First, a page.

This may surprise you (it definitely shouldn’t), but popularity eluded me as a youth, especially in those obscure middle school years.
If I’m being fair, I got along with many people. I’ve always been able to talk to just about anyone. Mostly the senior citizen Walmart greeters who would hand out smiley face stickers to passersby.
I always got LOTS of stickers.
Yet, as is the case today, in every school are the kids who have inward demons of their own and take out their frustrations on awkward, clique-less kids.
I fit in as a misfit — a bit socially inept, eclectically dressed with rerun hand-me-downs, ashamed of my place on the lowest rung of the socioeconomic ladder. I had greenbeaned my way through grade school, hitting 5’10” by 6th grade, and my physical abilities were awkward and subpar. I tried out for the volleyball team and was given the position of secondhand team manager — a polite way of saying “thanks but no thanks.” I wasn’t sure how to move my flailing, disjointed limbs in a way that didn’t resemble a panicked Woody from Toy Story.
Wishy-washy with my integrity, I made friends and sometimes lost them as I waffled between goodness and dishonesty. I felt alone much of the time, sometimes of my choosing and sometimes because I wasn’t sure how to break the barrier of preestablished, tight-knit friend groups.
I relied on relationships with teachers because I knew they’d accept me, love me, and find the best in me. Sidebar: Maybe that’s why I chose to teach.
Regardless, I was a bullseye for bullying.
One cold January morning in 8th grade, my class ventured out of the classroom for an outdoor winter project. Dressed in oversized khaki flares and strappy black dress shoes, I hid my burning cheeks as classmates whispered and tittered about my frozen red toes in the freezing January air. I found a bench to sit on, my frozen feet numb from having lost any circulation.
Behind me, I heard boys giggling in their prepubescent guffaws. I rolled my eyes. That sort of behavior always annoyed me. While I inevitably thought it was okay to disrespect my mom every day (you can ask her — I was a pro), I could never disrespect a teacher’s authority in the classroom. To me, teaching was a type of social standing that demanded extremely high regard.
I felt movement behind me as the stupid, chortling boys approached the forest green bench.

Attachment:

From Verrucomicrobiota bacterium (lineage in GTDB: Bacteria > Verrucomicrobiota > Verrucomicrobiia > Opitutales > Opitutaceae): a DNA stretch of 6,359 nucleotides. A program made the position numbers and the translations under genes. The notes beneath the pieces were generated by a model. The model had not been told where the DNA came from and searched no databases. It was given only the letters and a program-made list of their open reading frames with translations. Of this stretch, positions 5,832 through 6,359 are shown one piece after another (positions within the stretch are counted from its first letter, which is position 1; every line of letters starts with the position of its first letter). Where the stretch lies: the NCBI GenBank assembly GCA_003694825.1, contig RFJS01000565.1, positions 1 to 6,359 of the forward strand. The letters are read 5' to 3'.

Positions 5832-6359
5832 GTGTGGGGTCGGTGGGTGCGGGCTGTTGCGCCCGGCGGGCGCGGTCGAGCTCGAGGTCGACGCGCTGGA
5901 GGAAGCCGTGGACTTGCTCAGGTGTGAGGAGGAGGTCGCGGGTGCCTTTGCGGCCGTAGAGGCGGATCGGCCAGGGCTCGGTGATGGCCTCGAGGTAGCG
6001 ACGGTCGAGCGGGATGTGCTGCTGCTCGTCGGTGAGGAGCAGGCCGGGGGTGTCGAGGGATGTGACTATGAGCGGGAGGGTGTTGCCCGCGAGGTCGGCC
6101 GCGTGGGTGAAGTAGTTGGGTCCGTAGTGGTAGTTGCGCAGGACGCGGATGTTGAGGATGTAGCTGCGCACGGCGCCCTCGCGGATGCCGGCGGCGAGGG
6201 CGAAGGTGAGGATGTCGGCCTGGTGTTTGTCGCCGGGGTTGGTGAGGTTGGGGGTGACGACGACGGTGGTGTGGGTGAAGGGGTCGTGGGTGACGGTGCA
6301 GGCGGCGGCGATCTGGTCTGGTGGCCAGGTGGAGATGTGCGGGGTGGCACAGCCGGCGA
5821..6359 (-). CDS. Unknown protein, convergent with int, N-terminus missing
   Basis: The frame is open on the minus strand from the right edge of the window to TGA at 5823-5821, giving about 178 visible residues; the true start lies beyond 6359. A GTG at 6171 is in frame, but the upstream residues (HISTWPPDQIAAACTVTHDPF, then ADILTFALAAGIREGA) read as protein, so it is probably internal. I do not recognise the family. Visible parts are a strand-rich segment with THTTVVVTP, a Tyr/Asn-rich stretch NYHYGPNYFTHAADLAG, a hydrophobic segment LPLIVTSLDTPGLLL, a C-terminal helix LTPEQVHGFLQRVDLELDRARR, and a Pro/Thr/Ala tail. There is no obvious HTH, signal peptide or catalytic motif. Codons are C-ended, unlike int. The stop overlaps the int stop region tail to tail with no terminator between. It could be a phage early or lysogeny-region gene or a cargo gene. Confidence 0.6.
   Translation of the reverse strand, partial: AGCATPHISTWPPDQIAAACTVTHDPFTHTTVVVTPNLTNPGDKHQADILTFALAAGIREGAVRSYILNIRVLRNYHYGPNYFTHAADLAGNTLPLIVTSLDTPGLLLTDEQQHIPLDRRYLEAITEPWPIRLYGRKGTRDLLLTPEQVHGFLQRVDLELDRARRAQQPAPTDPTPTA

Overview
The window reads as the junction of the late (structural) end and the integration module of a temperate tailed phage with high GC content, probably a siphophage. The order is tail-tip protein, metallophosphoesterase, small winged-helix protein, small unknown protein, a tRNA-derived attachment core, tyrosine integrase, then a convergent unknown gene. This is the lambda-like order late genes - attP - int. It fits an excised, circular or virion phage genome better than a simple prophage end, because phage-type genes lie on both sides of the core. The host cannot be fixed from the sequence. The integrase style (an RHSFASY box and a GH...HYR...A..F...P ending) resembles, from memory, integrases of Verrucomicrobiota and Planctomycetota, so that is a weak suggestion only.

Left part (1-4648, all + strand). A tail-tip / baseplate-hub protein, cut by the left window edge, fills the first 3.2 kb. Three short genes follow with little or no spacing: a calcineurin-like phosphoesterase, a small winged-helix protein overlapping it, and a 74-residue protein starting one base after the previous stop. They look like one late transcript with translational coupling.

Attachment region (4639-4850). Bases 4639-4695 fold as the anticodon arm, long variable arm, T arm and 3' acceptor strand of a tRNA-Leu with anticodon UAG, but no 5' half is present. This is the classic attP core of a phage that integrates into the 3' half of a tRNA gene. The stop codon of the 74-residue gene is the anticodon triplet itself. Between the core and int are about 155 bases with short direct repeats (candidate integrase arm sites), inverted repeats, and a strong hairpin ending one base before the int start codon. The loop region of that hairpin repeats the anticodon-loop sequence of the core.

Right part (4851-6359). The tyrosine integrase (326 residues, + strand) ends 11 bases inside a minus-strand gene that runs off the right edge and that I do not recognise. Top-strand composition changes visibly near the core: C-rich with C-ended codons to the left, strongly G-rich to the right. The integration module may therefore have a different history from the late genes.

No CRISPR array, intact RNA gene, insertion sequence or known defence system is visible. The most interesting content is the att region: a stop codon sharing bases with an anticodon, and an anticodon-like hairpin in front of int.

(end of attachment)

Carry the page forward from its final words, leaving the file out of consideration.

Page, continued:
Moments later, I felt an egg-like liquid pour down my long, untidy hair. The scent of acetone and alcohol permeated the air around me. I reached up instinctively and touched the sticky, viscous liquid that had leeched into my scalp and drowned my roots.
Rubber cement. They had poured rubber cement over the top of my head.
The boys ran off, laughing derisively.
There’s this moment, you know? An infinitely long pause when our amygdalas decide how we will respond to fear and stress.
Some people fight.
Some people flee.
I always freeze.
I looked at my hands covered in rubbery glue. The cold air attacked the cement quickly, causing the less saturated sections to dry immediately around individual strands. The more curious but perhaps more compassionate students gathered around and picked out rubbery remnants from my scalp.
I didn’t have much to say.
I couldn’t decide if I was grateful or mortified.
I’ll fast-forward the rest of the story. The teacher saw what happened (I hold that gratitude very close to my chest), the boys got in trouble, and I got an apology the next day.
But that eternal moment — I’ll never forget feeling the delayed shift inside my brain, heavy cogs reversing, the clunks and clinks of switching gears. Twenty-five years later, I still freeze. I still sit and stare at the ground as I process the unexpected and wait for the cognitive mechanics to recalibrate.
Maybe one day, I’ll deliver a hefty series of superhero sucker punches or run away until the pressure in my lungs dissipates.
Most likely, however, you’ll find me sitting right here, waiting for the drenching cold in my chest to drain away.
You can sit with me if you’d like.